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AJCongress Study Assesses Anti-Semitism; Proposes a Program for Community Action

March 27, 1981
See Original Daily Bulletin From This Date

While there is evidence of increased anti-Semitic violence and vandalism, "claims of a ‘wave’ of anti-Semitism in any part of this country do not seem justified," the American Jewish Congress declared in a major statement on anti-Semitism adopted by its policy-making Governing Council. The AJCongress also adopted a comprehensive nine-point community action program to "cauterize" anti-Semitism at its source.

Despite an increase in the number of reported incidents of anti-Semitism, "all social indices we have conventionally employed to measure anti-Semitism over the years converge in the same direction: the low estate of anti-Semitism in the United States," the AJCongress asserted. "In all sectors of American life, anti-Semitism has become shabby, disreputable and abhorrent."

"There is uniform agreement by all who have studied these matters that there is no evidence that any of the recent acts of anti-Semitism were carried out in concert or pursuant to any common design, purpose or arrangement," the statement said. "In the overwhelming majority of cases in which the perpetrators have been caught, they have turned out to be juveniles under the age of 17, and in virtually all cases it has been established that they were acting independently," according to the AJCongress analysis.

Nevertheless, the AJCongress cautioned that "the trauma of the Hitler period does not allow us to feel entirely secure even in free and enlightened societies." The history of western culture "is burdened by a tragic legacy of anti-Semitic prejudice," it added. "Quiescent from period to period, we sense that this predilection lurks beneath the skin of our civilization. We are therefore unable to preclude as unthinkable the deterioration of even a seemingly sophisticated, safe community into a cauldron of anti-Semitic fury."


The AJCongress urged a nine-point program which calls for: improved monitoring of anti-Semitic incidents; creation of separate sections in police departments and the prosecutor’s offices to deal with racial or religious incidents; a review of existing laws to determine their adequacy; reviewing the methods of dealing with offenders; periodic reviews by the police, prosecutors and the Jewish community of anti-Semitic incidents. Also, meetings with the media to discuss the method of reporting incidents; conferences with churches and schools on how to convert anti-Semitic incidents into constructive purposes; assistance to school districts on curriculum dealing with human rights, genocide and the Holocaust; and organization of communitywide coalitions to maintain alertness toward anti-Semitism and to meet it with a united response.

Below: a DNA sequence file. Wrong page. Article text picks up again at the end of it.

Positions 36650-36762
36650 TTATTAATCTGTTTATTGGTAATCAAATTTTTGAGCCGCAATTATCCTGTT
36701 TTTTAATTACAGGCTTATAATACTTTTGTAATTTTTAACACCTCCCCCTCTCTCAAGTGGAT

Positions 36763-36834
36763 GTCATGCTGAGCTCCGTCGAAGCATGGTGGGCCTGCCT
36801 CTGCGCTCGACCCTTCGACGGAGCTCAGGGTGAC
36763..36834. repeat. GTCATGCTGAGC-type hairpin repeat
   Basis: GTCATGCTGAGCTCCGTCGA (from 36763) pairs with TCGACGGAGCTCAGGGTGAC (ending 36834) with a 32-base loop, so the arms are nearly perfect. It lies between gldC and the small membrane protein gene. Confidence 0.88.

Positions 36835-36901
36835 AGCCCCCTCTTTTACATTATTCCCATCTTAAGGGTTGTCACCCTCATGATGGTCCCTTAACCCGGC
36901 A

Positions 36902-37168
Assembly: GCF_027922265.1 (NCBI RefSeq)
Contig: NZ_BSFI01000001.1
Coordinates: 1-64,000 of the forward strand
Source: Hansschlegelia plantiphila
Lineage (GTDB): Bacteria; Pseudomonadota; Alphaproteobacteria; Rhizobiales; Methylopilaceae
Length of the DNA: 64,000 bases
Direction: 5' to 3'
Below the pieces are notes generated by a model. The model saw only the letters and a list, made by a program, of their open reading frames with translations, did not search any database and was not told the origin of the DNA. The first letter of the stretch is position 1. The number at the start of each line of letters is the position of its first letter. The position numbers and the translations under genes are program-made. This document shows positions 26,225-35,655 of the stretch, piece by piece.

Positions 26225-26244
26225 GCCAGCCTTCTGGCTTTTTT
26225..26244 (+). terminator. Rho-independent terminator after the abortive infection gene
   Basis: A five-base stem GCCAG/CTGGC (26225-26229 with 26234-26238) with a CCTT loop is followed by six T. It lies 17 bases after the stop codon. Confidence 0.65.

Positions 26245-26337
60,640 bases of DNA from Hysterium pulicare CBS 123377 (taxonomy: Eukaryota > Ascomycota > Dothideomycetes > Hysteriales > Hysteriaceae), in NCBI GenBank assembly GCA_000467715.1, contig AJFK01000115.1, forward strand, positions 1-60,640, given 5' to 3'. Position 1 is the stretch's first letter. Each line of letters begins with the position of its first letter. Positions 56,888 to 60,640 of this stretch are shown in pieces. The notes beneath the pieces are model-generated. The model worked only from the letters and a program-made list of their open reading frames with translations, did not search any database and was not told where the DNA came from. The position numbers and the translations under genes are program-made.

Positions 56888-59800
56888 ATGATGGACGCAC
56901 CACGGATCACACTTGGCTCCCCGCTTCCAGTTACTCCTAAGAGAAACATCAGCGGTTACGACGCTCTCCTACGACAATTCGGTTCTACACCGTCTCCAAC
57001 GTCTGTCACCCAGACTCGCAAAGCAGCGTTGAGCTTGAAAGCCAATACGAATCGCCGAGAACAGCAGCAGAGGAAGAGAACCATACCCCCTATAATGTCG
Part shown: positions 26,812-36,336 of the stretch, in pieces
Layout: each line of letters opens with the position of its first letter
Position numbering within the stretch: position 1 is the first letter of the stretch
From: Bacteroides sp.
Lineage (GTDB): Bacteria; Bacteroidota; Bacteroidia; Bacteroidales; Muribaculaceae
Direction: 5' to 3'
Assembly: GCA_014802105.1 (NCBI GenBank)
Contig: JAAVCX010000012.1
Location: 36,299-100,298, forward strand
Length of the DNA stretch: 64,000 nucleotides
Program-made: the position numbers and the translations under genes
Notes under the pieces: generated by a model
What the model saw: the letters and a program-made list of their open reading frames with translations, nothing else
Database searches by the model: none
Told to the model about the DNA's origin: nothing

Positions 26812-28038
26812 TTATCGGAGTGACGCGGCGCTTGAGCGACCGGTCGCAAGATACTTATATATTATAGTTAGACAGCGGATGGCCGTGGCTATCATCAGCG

The AJCongress pointed out its officials studied a wide range of reports of anti-Semitic incidents in the U.S. The statistics on increased growth by the Ku Klux Klan "do not imply that the Klan is on the verge of a breakthrough in terms of public support," the AJCongress statement said. The various neo-Nazi demonstrations "have proved the impotence of these fringe groups, their marginality and the total contempt and hostility in which they are held," it asserted.

In employment, housing and admission to the most prestigious universities and professional schools, "Jews confront no special encumberances, as Jews, and experience no significant discrimination," it added.

"More critically," the statement argued, "there is not a single influential public personality or molder of public opinion, not a single important or influential journal, magazine or newspaper, not a single important or influential radio or television commentator or spokesman who has failed to express complete and total abhorrence and revulsion over anti-Semitism in all its manifestations."

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